From the 1 January 2010, personal/carers leave entitlements form a part of the National Employment Standards and whilst the National Employment Standard does not contain an actual calculation for the purposes of personal/carers leave under the National Employment Standards Personal/carers leave accrues progressively for a worker throughout the year.

leave calculator is now available on the Fair Work Website.

It is important to note that using either one of the above calculations will ensure that a worker is provided with the minimum entitlement. However, using them may mean that a small additional amount each year. This is because the formula assumes that there are exactly 52 weeks in a year.

 

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13. What are the National Employment Standards and why are they important? 

From 1 January 2010, the National Employment Standards apply to all employer and workers in the national workplace relations system.

Under the 10 minimum workplace entitlements that make up the National Employment Standards, workers are protected by a safety net of fair, relevant and enforceable minimum employment terms and conditions.

Most workers covered by the national workplace relations system are entitled to receive each of these 10 entitlements. Some of these entitlements also apply to casual workers.

 

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14. As an employer, can I pay my workers above the modern award wage?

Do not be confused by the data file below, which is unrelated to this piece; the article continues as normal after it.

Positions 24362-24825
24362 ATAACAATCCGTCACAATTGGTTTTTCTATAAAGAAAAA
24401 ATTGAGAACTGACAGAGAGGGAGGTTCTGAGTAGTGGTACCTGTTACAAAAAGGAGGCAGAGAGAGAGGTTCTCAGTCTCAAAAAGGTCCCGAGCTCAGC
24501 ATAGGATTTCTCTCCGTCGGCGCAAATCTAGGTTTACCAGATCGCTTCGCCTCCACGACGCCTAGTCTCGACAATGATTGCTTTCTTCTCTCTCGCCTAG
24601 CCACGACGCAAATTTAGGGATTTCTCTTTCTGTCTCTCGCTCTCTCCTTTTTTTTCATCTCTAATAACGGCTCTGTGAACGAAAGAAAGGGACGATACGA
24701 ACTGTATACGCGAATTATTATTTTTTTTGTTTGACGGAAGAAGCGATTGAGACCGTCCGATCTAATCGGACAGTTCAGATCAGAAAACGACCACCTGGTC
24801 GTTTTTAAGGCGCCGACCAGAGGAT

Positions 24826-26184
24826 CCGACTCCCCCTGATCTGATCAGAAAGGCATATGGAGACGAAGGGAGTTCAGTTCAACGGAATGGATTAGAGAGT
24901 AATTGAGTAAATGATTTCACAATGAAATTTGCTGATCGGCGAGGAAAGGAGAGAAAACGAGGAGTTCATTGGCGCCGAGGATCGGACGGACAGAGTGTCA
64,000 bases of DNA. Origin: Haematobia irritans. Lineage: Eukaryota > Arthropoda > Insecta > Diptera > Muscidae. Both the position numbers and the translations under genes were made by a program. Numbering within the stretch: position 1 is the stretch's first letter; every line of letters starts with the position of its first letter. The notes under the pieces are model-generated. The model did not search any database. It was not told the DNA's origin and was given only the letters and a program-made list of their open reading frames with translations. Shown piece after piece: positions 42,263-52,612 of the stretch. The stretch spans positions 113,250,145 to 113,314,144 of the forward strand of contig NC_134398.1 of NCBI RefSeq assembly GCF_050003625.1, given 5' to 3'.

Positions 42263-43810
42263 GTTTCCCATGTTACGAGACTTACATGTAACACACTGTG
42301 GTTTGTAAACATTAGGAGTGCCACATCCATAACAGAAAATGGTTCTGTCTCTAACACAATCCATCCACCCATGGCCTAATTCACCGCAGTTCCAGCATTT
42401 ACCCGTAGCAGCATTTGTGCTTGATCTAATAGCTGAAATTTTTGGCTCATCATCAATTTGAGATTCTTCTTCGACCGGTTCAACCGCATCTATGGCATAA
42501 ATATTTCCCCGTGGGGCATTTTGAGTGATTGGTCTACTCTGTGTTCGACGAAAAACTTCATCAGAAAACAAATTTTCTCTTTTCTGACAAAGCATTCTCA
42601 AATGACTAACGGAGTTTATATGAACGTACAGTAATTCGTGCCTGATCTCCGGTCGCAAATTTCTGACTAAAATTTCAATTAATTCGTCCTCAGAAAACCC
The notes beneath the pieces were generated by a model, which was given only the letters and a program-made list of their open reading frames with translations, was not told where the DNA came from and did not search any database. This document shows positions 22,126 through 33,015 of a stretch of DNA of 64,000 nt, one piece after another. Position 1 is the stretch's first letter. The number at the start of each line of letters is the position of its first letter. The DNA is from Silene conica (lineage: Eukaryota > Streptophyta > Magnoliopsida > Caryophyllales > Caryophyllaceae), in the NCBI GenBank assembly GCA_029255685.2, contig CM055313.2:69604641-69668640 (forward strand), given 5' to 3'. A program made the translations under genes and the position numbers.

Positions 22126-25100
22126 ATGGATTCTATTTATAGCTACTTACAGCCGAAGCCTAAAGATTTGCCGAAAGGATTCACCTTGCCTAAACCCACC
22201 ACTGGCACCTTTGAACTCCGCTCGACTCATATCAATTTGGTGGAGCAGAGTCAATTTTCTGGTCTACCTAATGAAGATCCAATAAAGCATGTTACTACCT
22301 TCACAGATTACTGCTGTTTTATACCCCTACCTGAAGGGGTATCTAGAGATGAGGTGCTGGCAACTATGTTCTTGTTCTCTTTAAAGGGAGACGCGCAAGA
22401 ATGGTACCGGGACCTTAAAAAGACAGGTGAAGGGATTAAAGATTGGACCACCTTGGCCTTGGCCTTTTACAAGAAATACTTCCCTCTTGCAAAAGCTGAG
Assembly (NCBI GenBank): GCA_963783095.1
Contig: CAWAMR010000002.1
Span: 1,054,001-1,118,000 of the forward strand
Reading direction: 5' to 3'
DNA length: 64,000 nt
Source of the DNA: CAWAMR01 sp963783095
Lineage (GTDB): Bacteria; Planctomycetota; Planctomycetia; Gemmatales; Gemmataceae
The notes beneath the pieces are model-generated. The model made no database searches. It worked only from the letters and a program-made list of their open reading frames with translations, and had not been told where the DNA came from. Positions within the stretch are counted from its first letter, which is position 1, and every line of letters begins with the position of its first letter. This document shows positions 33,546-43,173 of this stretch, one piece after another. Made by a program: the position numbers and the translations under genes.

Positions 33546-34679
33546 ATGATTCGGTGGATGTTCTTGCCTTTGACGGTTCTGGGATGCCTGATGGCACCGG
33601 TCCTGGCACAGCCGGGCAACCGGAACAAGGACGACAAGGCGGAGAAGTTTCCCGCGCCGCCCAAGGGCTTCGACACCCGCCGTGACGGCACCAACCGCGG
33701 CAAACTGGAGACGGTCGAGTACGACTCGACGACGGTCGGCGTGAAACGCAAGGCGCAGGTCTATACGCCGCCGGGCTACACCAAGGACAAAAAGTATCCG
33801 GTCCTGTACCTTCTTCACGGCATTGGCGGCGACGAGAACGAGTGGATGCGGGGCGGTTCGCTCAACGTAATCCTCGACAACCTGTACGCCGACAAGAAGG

Yes, a modern award provides the minimum wage that a worker can be paid either on a full-time, part-time or a casual basis. As an employer, the wage that is paid to a worker can be no lower than the appropriate modern award. However, an employer can certainly choose to pay above the award wage. Employers must be aware that the modern award entitlements may still apply.

 

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15. How much notice do I need to give my employer to leave and what happens if I leave early? 

Notice periods, whether being given by the employer or a worker, now form a part of the National Employment Standards. The amount of notice is based on a sliding scale based on the worker’s years of service.

The sliding scale is shown here and is for termination by the employer:

Worker‘s period of continuous service 

Period of Notice

Not more than I year of service

1 weeks notice

More than 1 year but less than 3 years

2 weeks notice

More than 3 years but less than 5 years

3 weeks notice

More than 5 years

4 weeks notice

 

Increase this period of notice by 1 week if the worker is over 45 years of age and has completed at least 2 years of continuous service.